Humankind by Rutger Bregman: Part Two
A few more examples to show you just how awesome humans really are.
Covid, the economy, the un-presidential debate, Tiger King’s Carole Baskin competing on Dancing With The Stars – there is certainly a lot of frightening news lately. Are things just getting worse?? Last month, I reviewed the book Humankind by Rutger Bregman. It gave me hope. Bregman provided examples throughout history that proved the awesomeness of humans in times of distress. If you’ve got six and a half months of Zoom, mask, and sanitizer burn-out, perhaps a few more of the author’s stories will help lift your spirits.
During grade school, you were probably asked to read William Golding’s Lord of The Flies. It is the story about a group of boys stranded on an island. Over a period of time, they end up turning on each other and supposedly displaying the worst of mankind.
Bregman actually found a real-life Lord of the Flies example in 1966. Six schoolboys from the island of Tonga stole a boat and became shipwrecked on a remote Pacific island for 15 months. Unlike, Lord of The Flies, they did not turn on each other. Instead, they built fires, shared food and they made a pact not to argue. After the rescue, they remained friends for years.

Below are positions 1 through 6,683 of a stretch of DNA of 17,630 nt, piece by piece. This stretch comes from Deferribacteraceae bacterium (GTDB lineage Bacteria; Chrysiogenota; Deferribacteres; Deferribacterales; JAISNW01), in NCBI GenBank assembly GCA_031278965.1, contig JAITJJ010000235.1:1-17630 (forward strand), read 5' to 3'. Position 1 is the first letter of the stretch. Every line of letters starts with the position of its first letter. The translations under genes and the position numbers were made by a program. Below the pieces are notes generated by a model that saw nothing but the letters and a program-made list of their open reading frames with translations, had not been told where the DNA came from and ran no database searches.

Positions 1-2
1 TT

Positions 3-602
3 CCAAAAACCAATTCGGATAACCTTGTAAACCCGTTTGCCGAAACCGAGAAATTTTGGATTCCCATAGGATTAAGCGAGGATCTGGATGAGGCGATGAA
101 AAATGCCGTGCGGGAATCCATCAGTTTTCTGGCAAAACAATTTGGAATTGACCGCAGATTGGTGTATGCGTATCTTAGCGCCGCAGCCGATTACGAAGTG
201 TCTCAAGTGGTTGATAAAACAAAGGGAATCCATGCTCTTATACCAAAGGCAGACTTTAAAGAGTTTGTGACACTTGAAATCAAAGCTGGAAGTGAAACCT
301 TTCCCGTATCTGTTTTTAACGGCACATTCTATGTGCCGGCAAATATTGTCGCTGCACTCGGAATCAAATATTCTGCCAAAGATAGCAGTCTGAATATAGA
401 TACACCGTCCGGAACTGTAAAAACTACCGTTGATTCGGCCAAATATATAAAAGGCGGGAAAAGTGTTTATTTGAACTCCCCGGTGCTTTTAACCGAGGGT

Bregman cites another example of camaraderie over conquest from the first world war, when English and German soldiers defied orders and stopped fighting on Christmas Day. From the trenches, the two sides drank, sang Christmas Carols and exchanged gifts instead of gunfire. Even after they were forced to resume battle, the rival soldiers sent each other secret messages regarding attacks and/or they fired above the enemy lines so as not to cause death or injury.
Contrary to what action movies seem to depict, taking a human life is not easy or natural. Bregman provides a statistic from the Battle of Waterloo. Less than one percent of the injuries inflicted during that battle were injuries from bayonets. This is phenomenal considering that bayonets were attached to tens of thousands of rifles. Bregman says that, even in the face of life-or-death situations, humans avoid violence whenever possible.
Yes, there has been and will continue to be dark glitches in history, but statistics show that it is not the norm to react like barbarians. Humans have stepped up and risked their lives to prove over and over again that no, it is not survival of the fittest. In many cases and as Bregman states, it is survival of the friendliest. It is part of our caveman brain and instinct to want to be part of the clan, not against it.
So, take a deep breath, take the bone out of your hair and smile. If history provides any indication, we are still pretty darn amazing as a race. The majority of us will summon our better sides to get through these challenging pages of the calendar.
Until next time,